Tenure holder measures whether an individual owns or partly owns the dwelling they usually live in.
Refer also to 'tenure of household'.
Tenure of household
Tenure of household refers to the nature of the occupancy of a household in a private dwelling, at the time of the survey. Tenure of household seeks to determine if the household owns the dwelling, holds it in a family trust or does not own the dwelling, and whether payment is made by the household. It does not refer to the tenure of the land on which the dwelling is situated.
Refer also to 'tenure holder'.
There are a total of 73 territorial authorities (15 cities and 58 districts). This updated total reflects the merge of Banks Peninsula District Council with Christchurch City Council in 2006.
When defining the boundaries of territorial authorities in 1989, the Local Government Commission placed considerable weight on the 'community of interest'. While the size of the community was a factor, the relevance of the components of the community to each other, and the capacity of the unit to service the community in an efficient manner, were the factors on which the commission placed most emphasis.
Territorial authorities are defined at meshblock and area unit level.
Refer also to ‘meshblock’ and ‘area unit’.
Total extended family income
Total extended family income is derived by aggregating the total personal income of all members of the extended family.
Refer also to 'grouped total extended family income', 'total personal income' and 'sources of personal income'.
Total family income
Total family income is derived by aggregating the total personal income of all members of the family nucleus.
Refer also to 'grouped total family income', 'total personal income' and 'sources of personal income'.
Total household income
Total household income is derived by aggregating the total personal income of all members of the household.
Refer also to 'total personal income' and 'sources of personal income'.
Total personal income
Information on total personal income received is collected from individuals in the 2006 Census. It represents the before-tax income for the respondent in the 12 months ending 31 March 2006. To overcome collection difficulties, total personal income is collected as an income range rather than an actual dollar income.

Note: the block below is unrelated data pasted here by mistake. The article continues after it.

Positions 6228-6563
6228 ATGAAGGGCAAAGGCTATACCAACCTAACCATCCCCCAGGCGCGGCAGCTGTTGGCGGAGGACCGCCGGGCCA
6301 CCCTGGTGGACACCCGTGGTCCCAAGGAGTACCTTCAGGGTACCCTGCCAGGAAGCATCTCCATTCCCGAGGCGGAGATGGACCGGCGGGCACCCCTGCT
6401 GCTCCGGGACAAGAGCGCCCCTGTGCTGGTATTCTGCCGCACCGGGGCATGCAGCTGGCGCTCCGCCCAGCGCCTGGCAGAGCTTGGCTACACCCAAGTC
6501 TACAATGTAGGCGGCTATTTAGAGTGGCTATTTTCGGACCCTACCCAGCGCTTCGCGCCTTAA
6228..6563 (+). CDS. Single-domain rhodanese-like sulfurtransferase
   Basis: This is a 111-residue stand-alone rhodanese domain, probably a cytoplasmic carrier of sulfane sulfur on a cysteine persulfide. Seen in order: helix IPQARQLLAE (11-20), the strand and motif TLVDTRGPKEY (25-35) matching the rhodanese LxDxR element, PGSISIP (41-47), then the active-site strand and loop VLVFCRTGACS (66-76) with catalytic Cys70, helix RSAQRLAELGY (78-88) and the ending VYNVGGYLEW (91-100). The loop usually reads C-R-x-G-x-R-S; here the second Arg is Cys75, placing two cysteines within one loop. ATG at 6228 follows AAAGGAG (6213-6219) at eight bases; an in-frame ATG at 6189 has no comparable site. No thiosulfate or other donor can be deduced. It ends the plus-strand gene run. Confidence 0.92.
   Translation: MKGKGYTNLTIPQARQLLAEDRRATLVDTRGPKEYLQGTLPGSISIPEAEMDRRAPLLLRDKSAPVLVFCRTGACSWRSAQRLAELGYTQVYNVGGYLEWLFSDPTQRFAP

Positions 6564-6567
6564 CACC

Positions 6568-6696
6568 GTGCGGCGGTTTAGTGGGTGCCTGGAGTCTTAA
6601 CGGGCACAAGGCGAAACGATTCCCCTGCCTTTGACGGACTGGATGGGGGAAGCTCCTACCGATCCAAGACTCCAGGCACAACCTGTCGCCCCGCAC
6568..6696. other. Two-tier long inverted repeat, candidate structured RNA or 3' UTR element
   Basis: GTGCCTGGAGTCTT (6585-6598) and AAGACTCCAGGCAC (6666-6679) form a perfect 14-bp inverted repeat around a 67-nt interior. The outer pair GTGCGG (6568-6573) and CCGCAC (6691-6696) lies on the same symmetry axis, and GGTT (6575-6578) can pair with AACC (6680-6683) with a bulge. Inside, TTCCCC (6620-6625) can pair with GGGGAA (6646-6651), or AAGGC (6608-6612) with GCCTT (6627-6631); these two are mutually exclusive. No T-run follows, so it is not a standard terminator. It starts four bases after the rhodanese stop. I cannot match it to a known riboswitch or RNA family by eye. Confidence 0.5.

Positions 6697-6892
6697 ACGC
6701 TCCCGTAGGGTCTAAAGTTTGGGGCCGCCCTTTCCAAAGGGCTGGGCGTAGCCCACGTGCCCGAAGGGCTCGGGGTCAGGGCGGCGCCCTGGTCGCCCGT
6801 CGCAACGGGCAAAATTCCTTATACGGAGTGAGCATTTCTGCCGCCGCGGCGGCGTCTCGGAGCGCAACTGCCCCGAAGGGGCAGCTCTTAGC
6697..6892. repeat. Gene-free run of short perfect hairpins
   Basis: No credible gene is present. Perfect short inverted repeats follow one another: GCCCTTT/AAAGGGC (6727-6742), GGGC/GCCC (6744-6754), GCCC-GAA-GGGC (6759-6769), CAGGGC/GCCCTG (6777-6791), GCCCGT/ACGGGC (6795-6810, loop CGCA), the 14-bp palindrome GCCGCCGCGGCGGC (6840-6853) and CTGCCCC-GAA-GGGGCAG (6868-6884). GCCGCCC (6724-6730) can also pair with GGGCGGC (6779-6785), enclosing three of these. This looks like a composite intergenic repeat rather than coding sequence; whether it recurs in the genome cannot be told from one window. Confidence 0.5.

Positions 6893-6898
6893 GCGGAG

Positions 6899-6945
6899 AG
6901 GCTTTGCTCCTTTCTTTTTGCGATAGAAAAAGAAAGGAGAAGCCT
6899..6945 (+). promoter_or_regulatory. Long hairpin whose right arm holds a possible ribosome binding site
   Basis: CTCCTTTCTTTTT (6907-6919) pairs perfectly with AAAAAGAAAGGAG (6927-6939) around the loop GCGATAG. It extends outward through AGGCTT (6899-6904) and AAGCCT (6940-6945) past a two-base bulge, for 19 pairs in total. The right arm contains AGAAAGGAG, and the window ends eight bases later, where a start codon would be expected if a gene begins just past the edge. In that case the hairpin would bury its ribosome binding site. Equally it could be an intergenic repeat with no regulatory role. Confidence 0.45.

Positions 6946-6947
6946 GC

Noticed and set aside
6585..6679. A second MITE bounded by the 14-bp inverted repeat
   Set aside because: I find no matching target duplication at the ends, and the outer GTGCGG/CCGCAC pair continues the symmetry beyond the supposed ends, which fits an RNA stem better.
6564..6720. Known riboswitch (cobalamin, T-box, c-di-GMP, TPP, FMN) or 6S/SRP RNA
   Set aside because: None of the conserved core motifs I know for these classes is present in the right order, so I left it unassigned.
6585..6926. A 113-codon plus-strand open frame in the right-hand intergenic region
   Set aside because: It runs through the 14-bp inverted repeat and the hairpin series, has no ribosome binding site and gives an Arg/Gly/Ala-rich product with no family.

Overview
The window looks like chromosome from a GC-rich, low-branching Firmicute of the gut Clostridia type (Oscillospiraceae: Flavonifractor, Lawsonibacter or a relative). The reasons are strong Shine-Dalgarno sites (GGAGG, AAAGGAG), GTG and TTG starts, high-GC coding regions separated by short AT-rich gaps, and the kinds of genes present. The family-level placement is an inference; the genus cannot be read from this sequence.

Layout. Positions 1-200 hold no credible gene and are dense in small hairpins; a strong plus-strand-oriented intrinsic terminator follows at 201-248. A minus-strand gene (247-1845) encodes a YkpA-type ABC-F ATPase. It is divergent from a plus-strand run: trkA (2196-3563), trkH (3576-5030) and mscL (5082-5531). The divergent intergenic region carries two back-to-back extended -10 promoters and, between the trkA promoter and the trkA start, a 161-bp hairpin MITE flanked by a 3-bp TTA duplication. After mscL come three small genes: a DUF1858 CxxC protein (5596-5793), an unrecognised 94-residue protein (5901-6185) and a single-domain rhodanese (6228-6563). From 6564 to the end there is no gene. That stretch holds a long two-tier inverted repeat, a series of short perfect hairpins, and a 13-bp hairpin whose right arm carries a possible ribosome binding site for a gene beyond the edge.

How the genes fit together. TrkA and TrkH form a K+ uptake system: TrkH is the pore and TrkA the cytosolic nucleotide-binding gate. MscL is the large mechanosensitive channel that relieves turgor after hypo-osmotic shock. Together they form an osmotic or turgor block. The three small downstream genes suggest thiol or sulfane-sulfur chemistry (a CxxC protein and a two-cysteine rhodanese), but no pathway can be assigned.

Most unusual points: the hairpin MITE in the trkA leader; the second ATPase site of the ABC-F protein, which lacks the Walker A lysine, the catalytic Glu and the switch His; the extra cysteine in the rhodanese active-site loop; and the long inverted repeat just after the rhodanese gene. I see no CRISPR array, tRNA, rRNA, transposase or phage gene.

Total personal income is aggregated to form a number of other income outputs including:
- grouped total personal income
- total household income
- grouped total household income
- total family income
- grouped total family income
- combined parental income for couples with child(ren)
- grouped combined parental income for couples with child(ren)
- total extended family income
- grouped total extended family income.
Refer also to 'grouped total personal income'.
Several census variables allow people to provide more than one response to the question. When a person has reported more than one response, they will be counted in each group they reported. In output tables this is presented as 'total responses', for example, ethnic group (total responses). This means that the total population will be greater than the usual subject population for that variable, as individuals may be counted more than once.
Variables that may be output on the basis of total responses are:
- ethnic group
- language spoken
- religious affiliation
- sources of personal income
- job search methods
- unpaid activities
- sources of family income
- sources of extended family income
- sources of household income
- fuel type used to heat dwellings
- access to telecommunication systems.
Multiple responses may also be able to be reported as a combination of response categories. For example, for outputs of ethnic group, categories may include European/Māori, Māori/Pacific peoples.
Refer also to 'grouped total responses' and 'single and combination'.
Type of couple
Type of couple is a derived variable that indicates whether a couple or individual is in an opposite-sex or same-sex (male or female) couple.